I was about to buy a SSD 1 month ago but then my graphics card suddenly broke and I had to send it to the retailer (since it was still under the warranty). Since they have been quite slow, I delayed my purchase of the SSD as well.
At first I settled on buying an Intel X25-M 160GB but I am a bit in doubt wether I should stick to this or go for the newer Crucial C300 128GB instead? Or maybe some other alternative?
I am also a bit in doubt whether or not how important the extra capacity of the Intel drive is gonna be. I plan on installing Windows 7 and other programs aswell like Photoshop, Premiere Pro and some 3D programs - also a game or two.
I dont have a motherboard that supports SATA 6Gbps, but I would like this drive to last through my next new PC as well :-)
I have 64-bit Windows 7 ultimate, Microsoft Visio 2007 & Office 2007 Pro, Adobe Web Premium CS4, and a bunch of other smaller programs installed on my Intel 160GB drive. I have a hibernation file that's about 10GB in size and no pagefile. That all comes out to about 55GB.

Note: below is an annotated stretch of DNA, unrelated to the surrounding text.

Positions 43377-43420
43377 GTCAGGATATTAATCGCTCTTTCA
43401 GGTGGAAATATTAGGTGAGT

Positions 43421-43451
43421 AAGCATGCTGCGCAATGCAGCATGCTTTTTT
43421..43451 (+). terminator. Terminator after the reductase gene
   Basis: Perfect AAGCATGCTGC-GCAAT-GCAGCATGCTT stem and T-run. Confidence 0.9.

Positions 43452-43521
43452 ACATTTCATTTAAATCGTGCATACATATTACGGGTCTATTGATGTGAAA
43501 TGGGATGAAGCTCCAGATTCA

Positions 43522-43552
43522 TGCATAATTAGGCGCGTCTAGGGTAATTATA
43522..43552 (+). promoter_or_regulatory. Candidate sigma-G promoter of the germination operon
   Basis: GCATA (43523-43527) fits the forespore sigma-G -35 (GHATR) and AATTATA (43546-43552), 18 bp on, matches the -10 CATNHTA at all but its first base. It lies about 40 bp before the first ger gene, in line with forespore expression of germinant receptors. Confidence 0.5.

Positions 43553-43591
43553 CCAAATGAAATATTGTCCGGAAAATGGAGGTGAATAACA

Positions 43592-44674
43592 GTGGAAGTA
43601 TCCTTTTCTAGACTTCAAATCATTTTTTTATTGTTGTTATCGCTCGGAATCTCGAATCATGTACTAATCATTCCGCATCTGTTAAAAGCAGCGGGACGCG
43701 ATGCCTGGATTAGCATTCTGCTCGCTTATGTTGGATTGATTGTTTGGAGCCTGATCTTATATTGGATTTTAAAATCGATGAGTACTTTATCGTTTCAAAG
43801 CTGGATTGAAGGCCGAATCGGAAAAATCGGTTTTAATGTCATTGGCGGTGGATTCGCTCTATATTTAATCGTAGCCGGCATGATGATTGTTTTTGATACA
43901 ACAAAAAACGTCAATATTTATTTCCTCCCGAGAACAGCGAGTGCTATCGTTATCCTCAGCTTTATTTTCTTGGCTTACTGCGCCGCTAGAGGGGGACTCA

I too, expect the drive to last for at least 5 years or so, which is why I bought the 160GB drive vs. Intel's 80GB one. No regrets so far.
I would bet on the Intel ones; its still very fast in random I/O; the other SSDs are faster in sequential write; but that''s not really what you need on your system drive.
Intel SSDs generally have no particular weakness and are good to excellent across the board; they also should have good support, and higher quality firmware releases; particularly OCZ has a bad track record.
SATA 6Gbps won't give you any benefit unless the drive itself is capable of transferring data faster than the SATA 3Gbps limit. So check the transfer specs of the drive - if it's transfer rates are beyond about 300MByte/sec, then it'll run faster with 6Gbps SATA. There are one or two SSD drives out there that are faster than 300MByte/sec, but most aren't.
Don't use transfer rate as the sole basis for your decision, though. Access time is really where you generally get the biggest boost. A drive with significantly shorter access times is probably going to work better for you than one with slightly higher transfer rates.